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Ched Evans talks continue as controversy over future grows


Ched Evans

Ched Evans

Ched Evans

Talks on convicted rapist Ched Evans signing for Oldham concluded yesterday without a decision being taken on his future.

The Professional Footballers' Association (PFA) and the club had begun drawing up a joint statement but several issues remain to be settled and discussions are continuing today.

The League One club confirmed on Monday that they are considering taking the controversial step of offering Evans a route back into professional football and it is believed Oldham are seeking further assurances from the PFA and other authorities.

Even British Prime Minister David Cameron has become involved in the issue, which has also divided supporters.

Asked at a regular Westminster news briefing whether Cameron thought Evans should be given a new footballing contract, the Prime Minister's official spokesman told reporters: "His view hasn't changed (from) ... the time when there were reports around Sheffield United.

"Ultimately, it is for employers to take decisions, but the Prime Minister does think that footballers are role models and he is sure that any potential would-be clubs and employers will weigh their decisions very carefully."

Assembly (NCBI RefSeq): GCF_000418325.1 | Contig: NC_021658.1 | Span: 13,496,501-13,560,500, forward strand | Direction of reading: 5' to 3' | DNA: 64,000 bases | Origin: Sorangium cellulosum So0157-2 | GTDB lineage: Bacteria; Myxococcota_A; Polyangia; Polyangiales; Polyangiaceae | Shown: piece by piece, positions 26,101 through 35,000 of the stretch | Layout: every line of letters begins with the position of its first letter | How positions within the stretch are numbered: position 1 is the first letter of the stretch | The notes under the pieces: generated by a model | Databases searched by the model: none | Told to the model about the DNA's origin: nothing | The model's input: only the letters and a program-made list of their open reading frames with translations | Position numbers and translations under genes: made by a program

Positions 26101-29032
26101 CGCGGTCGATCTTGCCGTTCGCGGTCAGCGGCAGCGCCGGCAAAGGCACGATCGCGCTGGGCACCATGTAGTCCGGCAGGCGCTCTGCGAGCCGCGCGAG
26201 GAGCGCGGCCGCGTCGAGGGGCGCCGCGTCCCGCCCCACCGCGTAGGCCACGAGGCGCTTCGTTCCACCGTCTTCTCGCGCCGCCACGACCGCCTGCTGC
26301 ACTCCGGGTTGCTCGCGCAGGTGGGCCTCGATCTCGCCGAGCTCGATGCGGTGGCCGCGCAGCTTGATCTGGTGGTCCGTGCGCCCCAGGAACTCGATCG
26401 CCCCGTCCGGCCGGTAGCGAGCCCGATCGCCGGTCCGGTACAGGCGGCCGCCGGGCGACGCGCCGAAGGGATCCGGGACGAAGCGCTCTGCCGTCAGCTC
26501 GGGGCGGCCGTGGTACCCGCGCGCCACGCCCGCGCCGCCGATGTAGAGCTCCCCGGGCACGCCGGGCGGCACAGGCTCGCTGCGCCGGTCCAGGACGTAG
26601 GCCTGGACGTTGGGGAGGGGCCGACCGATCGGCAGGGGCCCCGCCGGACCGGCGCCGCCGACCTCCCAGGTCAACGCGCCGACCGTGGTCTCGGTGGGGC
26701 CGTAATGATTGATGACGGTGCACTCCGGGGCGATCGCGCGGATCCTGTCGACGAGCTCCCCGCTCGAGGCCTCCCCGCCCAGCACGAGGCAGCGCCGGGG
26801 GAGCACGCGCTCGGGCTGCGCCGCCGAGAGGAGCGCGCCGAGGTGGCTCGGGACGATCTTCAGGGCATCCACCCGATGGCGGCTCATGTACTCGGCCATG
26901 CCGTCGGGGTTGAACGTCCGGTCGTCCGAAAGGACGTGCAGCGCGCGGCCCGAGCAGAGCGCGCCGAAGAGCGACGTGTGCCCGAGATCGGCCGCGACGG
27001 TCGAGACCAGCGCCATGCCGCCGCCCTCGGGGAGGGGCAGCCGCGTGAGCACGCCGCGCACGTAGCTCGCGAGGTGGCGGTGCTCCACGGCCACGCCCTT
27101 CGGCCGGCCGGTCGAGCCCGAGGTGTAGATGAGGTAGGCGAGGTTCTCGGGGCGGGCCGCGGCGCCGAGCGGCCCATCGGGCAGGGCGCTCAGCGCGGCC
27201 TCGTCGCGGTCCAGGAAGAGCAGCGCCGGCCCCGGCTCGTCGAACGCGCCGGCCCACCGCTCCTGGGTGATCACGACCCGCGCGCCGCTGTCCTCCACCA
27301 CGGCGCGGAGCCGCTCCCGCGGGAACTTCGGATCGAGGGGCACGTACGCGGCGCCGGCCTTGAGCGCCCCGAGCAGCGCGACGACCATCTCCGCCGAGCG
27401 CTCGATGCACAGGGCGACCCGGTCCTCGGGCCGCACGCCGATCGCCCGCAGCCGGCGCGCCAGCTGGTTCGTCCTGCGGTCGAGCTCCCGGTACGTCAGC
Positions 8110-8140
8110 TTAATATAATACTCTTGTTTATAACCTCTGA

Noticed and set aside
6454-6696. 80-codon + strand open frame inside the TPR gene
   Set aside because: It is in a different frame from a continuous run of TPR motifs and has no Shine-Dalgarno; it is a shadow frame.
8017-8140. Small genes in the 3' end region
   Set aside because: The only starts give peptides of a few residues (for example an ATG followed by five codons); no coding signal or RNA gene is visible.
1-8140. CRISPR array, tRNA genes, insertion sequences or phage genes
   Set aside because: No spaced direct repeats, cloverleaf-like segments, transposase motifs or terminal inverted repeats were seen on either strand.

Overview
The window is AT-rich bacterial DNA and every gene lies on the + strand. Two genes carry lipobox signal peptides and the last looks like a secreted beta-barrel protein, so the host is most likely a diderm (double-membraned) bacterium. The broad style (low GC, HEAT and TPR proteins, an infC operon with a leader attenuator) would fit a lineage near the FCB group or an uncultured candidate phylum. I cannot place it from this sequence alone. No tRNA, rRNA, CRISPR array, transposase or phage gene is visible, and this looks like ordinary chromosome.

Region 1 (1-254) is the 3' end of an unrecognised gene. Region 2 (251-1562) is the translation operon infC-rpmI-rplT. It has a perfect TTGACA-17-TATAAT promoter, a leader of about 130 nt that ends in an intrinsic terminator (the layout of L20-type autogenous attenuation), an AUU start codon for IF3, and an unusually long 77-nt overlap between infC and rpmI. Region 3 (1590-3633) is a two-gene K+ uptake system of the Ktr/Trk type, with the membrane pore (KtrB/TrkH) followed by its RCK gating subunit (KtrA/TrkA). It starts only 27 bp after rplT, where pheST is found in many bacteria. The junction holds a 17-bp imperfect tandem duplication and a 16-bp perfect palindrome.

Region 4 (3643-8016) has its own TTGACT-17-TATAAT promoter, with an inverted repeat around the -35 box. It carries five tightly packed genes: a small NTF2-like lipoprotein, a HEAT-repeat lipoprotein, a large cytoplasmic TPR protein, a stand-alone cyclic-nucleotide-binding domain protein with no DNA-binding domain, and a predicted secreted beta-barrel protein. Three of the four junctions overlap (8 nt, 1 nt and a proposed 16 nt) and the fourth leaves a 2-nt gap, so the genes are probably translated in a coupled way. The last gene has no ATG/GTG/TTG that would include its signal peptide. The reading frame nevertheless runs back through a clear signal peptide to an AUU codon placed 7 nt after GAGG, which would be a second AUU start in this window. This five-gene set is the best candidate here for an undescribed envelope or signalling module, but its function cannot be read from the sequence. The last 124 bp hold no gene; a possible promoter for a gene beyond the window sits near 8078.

Evans was released from prison last October halfway through a five-year sentence for raping a 19-year-old woman.

Since then, he has been rejected by Hartlepool and Tranmere. Former club Sheffield United offered the striker a chance to train with them last November but they retracted the invitation after it caused uproar.

Oldham, however, chose to begin a second round of negotiations with the Welshman despite insisting last month that they would not sign Evans. It has led to more than 35,000 people signing an online petition urging them not to do so.

The Football Supporters' Federation said fans were split over the issue of whether Evans should be given the chance to play professional football again.

An FSF spokesman said: "There is no clear consensus from fans - this is clearly a very divisive issue in society, not just among supporters.

"Some fans argue that footballers convicted of offences such as rape should never be allowed to play professionally again as it is such a serious crime.

"Other supporters say that once an individual is released from prison, they should be allowed to pursue their previous career so long as the law of the land allows it."

Oldham's secondary shirt sponsors CM Solicitors said the decision was solely down to the club.